Not everyone is capable of the mellower and more compassionate aspects of the human psyche. But everyone knows what a raised fist and a burning urge to hurt feels like. Violence is a survival instinct, a reaction to threat, real or imagined. My point? Speak it wisely for, just like any other language, it identifies who you are and the more you speak the language, the harder it becomes to fall back into your original language. But when all else fails, violence will beckon, a little devil on your shoulder, whispering in your ear.

Reposted from my previous blog, Dark Corner.

Silent Judges


This the first of my neo-surrealistic style works. I only draw in graphite and so far, I’ve found it good enough for what I’m drawing. This was back when I first began drawing so you can see quite clearly that the concept wasn’t very well executed.

In any case, you see the barrel of a gun at the left side of the screen and that the main subject has been shot. He seems to have a clock for a head but his shadow shows a normal human head. His clock head is damaged by the bullet and has stopped. The reflections on the clock face show his dreams and thoughts. In the background, there is a circle of faceless figures that watch silently. On the side of the man’s clock face protrudes some sort of projector with the man’s life story and the faceless figures stand by silently, watching it. While he is dying, the man is totally helpless, both over his current situation and his future. The shirt he wore that day now ironically echo his loss of life.


A Lonely Life


When the cold and wind of life wears you down, you find a cold snow-covered bench to rest yourself.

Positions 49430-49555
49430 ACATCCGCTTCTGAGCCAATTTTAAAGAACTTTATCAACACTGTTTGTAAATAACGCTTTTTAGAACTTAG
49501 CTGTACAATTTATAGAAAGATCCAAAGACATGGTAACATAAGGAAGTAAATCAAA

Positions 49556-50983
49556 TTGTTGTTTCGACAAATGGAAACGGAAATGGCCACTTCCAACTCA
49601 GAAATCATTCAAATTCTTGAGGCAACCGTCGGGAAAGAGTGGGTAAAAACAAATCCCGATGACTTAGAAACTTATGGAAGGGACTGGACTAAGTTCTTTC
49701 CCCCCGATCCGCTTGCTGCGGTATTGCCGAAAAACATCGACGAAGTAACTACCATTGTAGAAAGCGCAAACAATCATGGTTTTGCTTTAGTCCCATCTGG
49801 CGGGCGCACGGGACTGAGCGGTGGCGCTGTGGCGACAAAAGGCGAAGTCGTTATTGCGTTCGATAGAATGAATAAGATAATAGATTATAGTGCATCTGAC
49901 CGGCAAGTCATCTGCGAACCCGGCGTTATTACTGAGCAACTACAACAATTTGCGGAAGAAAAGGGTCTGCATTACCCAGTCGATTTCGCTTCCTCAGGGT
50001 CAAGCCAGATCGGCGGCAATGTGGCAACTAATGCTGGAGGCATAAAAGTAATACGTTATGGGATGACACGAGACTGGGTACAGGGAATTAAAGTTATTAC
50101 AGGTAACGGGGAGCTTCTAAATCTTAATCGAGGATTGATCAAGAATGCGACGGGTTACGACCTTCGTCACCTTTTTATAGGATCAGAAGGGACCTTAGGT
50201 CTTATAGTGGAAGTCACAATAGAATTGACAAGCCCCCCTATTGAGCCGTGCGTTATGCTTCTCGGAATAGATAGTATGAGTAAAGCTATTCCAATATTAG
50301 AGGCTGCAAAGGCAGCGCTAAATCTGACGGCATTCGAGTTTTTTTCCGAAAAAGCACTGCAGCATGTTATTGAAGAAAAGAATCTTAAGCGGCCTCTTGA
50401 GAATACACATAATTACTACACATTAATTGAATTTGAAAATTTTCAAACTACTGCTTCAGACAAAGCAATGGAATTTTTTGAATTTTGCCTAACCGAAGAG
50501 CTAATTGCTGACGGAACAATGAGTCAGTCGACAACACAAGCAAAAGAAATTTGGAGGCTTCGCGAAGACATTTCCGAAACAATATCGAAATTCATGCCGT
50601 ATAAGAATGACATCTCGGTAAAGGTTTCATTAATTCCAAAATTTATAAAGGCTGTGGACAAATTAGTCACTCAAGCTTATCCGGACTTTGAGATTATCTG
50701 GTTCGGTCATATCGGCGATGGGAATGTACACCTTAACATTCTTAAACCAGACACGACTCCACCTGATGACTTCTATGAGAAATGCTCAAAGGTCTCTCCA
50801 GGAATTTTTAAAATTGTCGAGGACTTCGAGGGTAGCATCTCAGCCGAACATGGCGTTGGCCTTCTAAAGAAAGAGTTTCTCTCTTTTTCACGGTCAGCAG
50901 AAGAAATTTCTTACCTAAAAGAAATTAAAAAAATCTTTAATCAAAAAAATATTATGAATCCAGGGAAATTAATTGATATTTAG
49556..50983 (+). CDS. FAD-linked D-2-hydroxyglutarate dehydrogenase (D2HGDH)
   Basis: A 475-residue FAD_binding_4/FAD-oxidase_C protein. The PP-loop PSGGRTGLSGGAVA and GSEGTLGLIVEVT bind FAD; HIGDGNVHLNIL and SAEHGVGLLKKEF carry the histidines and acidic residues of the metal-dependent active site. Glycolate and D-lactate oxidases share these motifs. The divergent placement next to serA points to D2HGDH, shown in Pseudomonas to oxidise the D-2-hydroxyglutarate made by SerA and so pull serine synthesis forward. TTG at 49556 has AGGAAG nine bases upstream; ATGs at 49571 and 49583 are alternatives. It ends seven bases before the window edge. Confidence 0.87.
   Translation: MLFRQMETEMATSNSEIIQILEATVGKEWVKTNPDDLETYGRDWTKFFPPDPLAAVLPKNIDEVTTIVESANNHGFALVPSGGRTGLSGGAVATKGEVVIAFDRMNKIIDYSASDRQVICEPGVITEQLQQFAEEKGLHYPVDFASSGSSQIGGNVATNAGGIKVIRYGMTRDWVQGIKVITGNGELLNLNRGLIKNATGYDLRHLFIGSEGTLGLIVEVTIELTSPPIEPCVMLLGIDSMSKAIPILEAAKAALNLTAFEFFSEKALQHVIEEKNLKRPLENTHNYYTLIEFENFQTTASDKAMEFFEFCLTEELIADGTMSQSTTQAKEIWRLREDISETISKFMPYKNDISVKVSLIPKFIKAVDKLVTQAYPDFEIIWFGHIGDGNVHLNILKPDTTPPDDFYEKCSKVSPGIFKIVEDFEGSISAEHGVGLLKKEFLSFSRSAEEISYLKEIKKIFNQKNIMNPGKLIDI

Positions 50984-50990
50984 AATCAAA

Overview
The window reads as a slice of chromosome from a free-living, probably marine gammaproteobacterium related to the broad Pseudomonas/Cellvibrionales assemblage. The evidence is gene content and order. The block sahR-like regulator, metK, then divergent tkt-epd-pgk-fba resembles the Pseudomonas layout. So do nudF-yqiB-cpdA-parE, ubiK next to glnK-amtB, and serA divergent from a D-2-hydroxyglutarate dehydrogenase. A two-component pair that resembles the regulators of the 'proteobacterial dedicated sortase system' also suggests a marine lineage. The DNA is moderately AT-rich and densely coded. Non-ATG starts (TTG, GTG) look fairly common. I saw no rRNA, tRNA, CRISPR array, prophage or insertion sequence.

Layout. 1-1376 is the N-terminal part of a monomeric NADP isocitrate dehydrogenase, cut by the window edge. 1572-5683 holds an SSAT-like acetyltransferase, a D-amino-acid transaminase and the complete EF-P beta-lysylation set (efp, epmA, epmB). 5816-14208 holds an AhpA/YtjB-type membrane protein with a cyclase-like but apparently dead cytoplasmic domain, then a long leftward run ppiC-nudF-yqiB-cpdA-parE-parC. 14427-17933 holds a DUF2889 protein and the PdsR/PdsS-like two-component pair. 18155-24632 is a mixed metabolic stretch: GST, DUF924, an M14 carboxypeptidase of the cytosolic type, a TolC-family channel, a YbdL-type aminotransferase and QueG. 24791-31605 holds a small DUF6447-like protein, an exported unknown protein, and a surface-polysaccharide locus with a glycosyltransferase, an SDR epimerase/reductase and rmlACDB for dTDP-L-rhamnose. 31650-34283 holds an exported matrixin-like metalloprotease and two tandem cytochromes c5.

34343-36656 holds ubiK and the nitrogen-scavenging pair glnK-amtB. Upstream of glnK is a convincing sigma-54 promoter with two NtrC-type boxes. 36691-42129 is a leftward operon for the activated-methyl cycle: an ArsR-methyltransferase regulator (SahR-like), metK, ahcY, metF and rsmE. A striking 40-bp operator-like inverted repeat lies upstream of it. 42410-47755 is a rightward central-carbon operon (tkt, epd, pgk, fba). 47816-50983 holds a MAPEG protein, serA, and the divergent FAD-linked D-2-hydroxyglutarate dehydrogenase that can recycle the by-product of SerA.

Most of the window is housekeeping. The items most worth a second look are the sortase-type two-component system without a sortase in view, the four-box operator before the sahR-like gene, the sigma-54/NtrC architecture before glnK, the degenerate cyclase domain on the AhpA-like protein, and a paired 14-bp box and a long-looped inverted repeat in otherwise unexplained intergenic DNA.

A poem to share and analyse today by Ella Wheeler Wilcox:


Laugh, and the world laughs with you;
Weep, and you weep alone;
For the sad old earth must borrow its mirth,
But has trouble enough of its own.
Sing, and the hills will answer;
Sigh, it is lost on the air;
The echoes bound to a joyful sound,
But shrink from voicing care.
Rejoice, and men will seek you;
Grieve, and they turn and go;
They want full measure of all your pleasure,
But they do not need your woe.
Be glad, and your friends are many;
Be sad, and you lose them all,—
There are none to decline your nectared wine,
But alone you must drink life’s gall.
Feast, and your halls are crowded;
Fast, and the world goes by.
Succeed and give, and it helps you live,
But no man can help you die.
There is room in the halls of pleasure
For a large and lordly train,
But one by one we must all file on
Through the narrow aisles of pain.
This poem resonates with us through our shared experiences and sobers us through its masterful usage of compare and contrast. It also reveals an intrinsic part of human nature– that of denial. We hate the sad and unpleasant and seek to avoid it at all costs. Even if it a loved one that is hurting, we would rather get it over with as soon as possible to move on to happier things. While it is something good to surround ourselves with positive things, the poem exudes a much more negative attitude towards this side of human nature. It shows a side of human selfishness, the very sign of mortality itself. After all, only one with earthly needs is able to deprive others of the same needs in order to satisfy himself.
It also shows how uncaring the world is by the line:
Sing, and the hills will answer; Sigh, it is lost on the air
It is not other humans that deny suffering, but also the earth. The earth, something that should give us all that we need, is not only unmovable but also impervious to human suffering.
This poem encourages you to sit down next to the abandoned, the neglected and the dejected. Listen to them. After all, whatever else you may have in common, everyone has the human experience and you may one day be in need of someone to talk to you while you’re down.